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Put Me in the Zoo by Robert Lopshire

Put Me in the Zoo (1960)

by Robert Lopshire

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Showing 1-5 of 27 (next | show all)
There are many reasons that I like this book because of the language, illustrators and the characters. The author’s use of diction allows the story to rhyme flow smoothly and can help younger children understand its concept. Throughout the story the main character, Spot who is a made up creature, thinks that he deserves to live in the zoo. This character is able to change the color of his spots as well as the shape of his physical appearance. He is able to become many other animals including a mouse and a giraffe. I like that Spot is not a distinct type of animal, yet he looks similar to a large dog or panther. The book teaches children about different types of animals and colors. For instance, Spot says he can be small like a mouse, or tall like a giraffe. Also, Spot introduces new types of colors when they appear on his coat, “Look! This is new. Blue, orange, green and violet too.” The illustrations in the book are very simple, yet eye catching. Even though the book is fictional, children can still learn about different characteristics of zoo animals, as well as identify different colors. I feel that the overall message is that, there is a place for everyone to feel included, and that everyone has their own special talents. Even though Spot is not welcomed to live in the Zoo he is still proud of his unique qualities and gladly shows them off to a boy and girl, who both doubted him at first. Spot continues to be positive throughout the story, and ends up happily finding his rightful place in the circus. ( )
  ecahan1 | Feb 14, 2015 |
This book is about an animal who tries so hard to fit in at the zoo. He changes how he looks to try and fit in, however, finally at the end of the book he realizes that he is someone special jus the way he is. This book really shows children how everyone is different in a good way. Students are able to understand how even though we are different that we all do belong together. This book is great for 5-8 year olds.
  lauramaki | Dec 27, 2014 |
A story of a spot changing animal showing off his spots by changing their colors, putting spots on other things, and even in a box to show that he should be in the zoo. However the children that he shows his tricks to tell him that he is much too cool for the zoo and that he belongs in the circus.
Personal Reaction
I love this book. It rhymes so it is so easy to stay very upbeat while reading it.
Classroom Extension
1. Read during Dr. Suess week!
2. Learn about rhyming words
  mnahardiman | Oct 26, 2014 |
“Put Me in the Zoo” by Robert Lopshire is a very fun and imaginative story that captivated me. First of all, the illustrations are so wild and colorful. I love how the animal’s spots change color and shape and size constantly. This book also features that crossover effect, so that the illustrations truly fill the entire page and help make this fantasy world come to live. I also like how the lines rhyme, because it adds to the whimsical nature of the story. In the end, I think the message is about finding a place to call home where you are not only welcomed and wanted, but can also thrive to your fullest potential. The animal was not even welcomed at the zoo, so shouldn’t be worried about getting in. Instead, he was very valued at the circus, and could be himself! ( )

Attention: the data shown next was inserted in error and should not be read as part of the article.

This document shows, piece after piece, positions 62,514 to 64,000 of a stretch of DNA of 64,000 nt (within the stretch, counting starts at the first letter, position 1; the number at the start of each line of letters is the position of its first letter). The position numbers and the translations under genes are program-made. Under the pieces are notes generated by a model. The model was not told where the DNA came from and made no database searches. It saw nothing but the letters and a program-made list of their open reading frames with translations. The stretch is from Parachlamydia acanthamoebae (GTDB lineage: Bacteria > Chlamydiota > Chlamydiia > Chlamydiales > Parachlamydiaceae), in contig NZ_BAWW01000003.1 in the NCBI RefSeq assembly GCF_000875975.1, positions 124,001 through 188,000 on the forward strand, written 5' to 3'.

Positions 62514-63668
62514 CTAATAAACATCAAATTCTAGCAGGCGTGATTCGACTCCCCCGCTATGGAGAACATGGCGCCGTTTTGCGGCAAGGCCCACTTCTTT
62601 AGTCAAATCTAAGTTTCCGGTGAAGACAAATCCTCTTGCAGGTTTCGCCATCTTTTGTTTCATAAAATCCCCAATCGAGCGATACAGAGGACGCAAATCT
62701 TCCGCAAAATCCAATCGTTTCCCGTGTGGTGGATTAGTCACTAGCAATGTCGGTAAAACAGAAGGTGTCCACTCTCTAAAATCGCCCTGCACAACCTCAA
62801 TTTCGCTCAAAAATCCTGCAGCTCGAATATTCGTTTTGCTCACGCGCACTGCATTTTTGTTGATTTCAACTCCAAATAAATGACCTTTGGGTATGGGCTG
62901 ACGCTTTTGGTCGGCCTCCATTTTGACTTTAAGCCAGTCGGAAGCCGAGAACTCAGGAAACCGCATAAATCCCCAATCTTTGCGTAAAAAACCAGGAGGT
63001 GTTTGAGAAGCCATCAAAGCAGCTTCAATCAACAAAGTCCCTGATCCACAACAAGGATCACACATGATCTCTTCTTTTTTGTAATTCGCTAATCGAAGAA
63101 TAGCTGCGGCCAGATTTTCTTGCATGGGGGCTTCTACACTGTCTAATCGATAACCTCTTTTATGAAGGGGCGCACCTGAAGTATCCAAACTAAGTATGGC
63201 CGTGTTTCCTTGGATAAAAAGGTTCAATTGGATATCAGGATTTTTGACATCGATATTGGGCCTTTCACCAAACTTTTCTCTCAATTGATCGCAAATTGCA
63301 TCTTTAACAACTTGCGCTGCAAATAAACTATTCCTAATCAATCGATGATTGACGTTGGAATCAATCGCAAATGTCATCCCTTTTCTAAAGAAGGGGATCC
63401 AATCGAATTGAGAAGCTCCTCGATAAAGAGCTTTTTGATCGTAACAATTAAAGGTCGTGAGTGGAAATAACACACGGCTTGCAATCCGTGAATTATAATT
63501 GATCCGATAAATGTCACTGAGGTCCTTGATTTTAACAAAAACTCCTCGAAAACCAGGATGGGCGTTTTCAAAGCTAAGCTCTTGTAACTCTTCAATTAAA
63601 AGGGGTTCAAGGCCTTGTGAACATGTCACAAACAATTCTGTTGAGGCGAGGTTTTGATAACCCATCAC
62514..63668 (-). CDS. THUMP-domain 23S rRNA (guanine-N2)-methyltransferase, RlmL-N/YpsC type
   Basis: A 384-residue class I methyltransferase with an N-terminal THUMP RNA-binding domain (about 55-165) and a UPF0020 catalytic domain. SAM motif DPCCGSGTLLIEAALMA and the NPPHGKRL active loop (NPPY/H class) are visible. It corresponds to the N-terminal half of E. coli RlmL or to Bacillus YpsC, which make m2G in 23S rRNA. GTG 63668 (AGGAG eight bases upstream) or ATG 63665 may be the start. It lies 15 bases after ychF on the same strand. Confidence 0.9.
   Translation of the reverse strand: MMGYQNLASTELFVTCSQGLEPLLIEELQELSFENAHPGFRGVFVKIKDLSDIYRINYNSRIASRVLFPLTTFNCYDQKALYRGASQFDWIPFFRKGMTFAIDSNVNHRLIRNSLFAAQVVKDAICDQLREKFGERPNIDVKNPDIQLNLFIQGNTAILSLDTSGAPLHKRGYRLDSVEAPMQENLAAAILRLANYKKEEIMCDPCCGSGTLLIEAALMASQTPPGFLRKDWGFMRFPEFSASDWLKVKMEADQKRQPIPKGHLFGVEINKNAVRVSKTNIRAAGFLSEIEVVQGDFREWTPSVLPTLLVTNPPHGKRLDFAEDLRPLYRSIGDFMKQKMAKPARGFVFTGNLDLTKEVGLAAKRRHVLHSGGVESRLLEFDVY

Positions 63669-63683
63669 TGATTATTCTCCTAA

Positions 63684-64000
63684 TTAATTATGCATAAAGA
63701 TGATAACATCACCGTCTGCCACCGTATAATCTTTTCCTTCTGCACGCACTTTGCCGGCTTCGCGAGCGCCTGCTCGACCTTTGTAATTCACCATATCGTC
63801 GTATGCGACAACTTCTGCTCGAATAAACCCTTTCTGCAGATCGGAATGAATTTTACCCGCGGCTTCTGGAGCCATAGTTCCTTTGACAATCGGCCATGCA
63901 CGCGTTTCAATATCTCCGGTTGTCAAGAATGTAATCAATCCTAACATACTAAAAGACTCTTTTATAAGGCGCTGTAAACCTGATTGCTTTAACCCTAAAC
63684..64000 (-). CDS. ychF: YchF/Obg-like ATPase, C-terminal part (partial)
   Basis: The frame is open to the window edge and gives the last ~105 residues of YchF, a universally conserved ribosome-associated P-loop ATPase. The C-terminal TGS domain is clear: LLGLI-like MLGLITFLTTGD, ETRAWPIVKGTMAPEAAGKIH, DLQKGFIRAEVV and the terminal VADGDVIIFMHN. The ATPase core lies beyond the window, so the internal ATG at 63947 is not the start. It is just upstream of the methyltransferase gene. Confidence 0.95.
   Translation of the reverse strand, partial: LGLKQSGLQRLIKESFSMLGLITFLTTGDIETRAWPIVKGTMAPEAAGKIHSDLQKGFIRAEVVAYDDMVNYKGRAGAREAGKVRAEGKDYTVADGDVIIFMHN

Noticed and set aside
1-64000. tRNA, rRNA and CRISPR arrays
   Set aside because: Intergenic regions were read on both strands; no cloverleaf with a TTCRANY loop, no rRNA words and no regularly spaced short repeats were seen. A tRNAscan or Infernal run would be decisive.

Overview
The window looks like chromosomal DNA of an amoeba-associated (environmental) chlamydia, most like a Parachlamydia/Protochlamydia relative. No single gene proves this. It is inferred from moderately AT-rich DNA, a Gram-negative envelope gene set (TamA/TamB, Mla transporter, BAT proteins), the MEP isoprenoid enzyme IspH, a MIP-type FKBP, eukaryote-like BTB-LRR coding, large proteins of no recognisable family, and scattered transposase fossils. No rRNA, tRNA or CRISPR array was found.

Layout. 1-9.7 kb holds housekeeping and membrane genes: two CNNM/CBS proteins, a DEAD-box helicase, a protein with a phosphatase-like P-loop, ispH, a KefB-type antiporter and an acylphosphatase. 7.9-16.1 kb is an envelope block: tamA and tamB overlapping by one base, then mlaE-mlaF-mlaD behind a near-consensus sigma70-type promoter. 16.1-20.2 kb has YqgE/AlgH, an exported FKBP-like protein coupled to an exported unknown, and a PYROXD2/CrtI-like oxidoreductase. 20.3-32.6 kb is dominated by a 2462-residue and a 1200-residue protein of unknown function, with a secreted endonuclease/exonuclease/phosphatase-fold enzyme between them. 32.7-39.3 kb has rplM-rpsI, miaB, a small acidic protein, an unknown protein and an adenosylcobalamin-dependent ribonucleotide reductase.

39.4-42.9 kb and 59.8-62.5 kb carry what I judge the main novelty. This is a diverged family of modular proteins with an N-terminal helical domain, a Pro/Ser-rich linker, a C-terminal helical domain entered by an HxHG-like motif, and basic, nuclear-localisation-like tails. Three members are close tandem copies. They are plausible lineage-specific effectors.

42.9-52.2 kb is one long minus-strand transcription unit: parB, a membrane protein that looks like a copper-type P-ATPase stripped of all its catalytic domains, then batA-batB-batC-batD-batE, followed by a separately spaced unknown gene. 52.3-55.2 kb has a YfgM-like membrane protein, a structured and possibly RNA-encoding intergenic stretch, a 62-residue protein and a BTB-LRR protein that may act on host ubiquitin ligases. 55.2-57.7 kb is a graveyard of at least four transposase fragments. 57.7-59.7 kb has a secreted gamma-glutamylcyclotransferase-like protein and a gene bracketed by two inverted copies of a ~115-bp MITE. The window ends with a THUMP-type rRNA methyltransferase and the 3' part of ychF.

ElizabethHaaser | Oct 13, 2014 |
Summary: All the animal wants to do is to go to the zoo, but the boy and girl in the story tell him that he does not belong in the zoo. Throughout the entire story the animal tries to convince the boy and girl that he should be in the zoo by showing off his tricks, such as changing his polka dot colors. After showing the boy and girl his tricks, the children decide to tell him that instead of going to the zoo that the animal should go to the circus.

Review: Robert Lopshire captures young readers' attentions through his rhythmic words and his silly ideas. The premise of the book is an animal that wants to be able to fit in at the zoo so that he can stay there with the other animals, but he is continually turned down. The animal constantly shows hi eagerness through the use of this rhythmic statement, "Oh! They would put me in the zoo, if they could see what I can do" (p. 23). This statement said by the animal is repeated through the story, which can help beginning readers to stay captivated and eager by wondering what the animal will do next.

Lopshire's central message of his book, Put Me in the Zoo, is one that tells young children that you do not need to change yourself to fit in somewhere because there is always a place for you to be yourself. The animal is constantly questioned, "why should they put you in the zoo?" and he becomes disheartened by the negative outlook of his amazing talents (p. 13). In the end the animal realizes he can take his talents to the circus where he will be loved for who he is. ( )
  Kweber8 | Sep 7, 2014 |
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Amazon.com Product Description (ISBN 0394800176, Hardcover)

Illus. in color. Spot, a polka-dot leopard who can change colors and even juggle his own spots, tries to convince two children that he is special enough to be exhibited in the zoo.

(retrieved from Amazon Thu, 12 Mar 2015 18:12:16 -0400)

(see all 5 descriptions)

A large, spotted animal discovers he really belongs in a circus, not a zoo.

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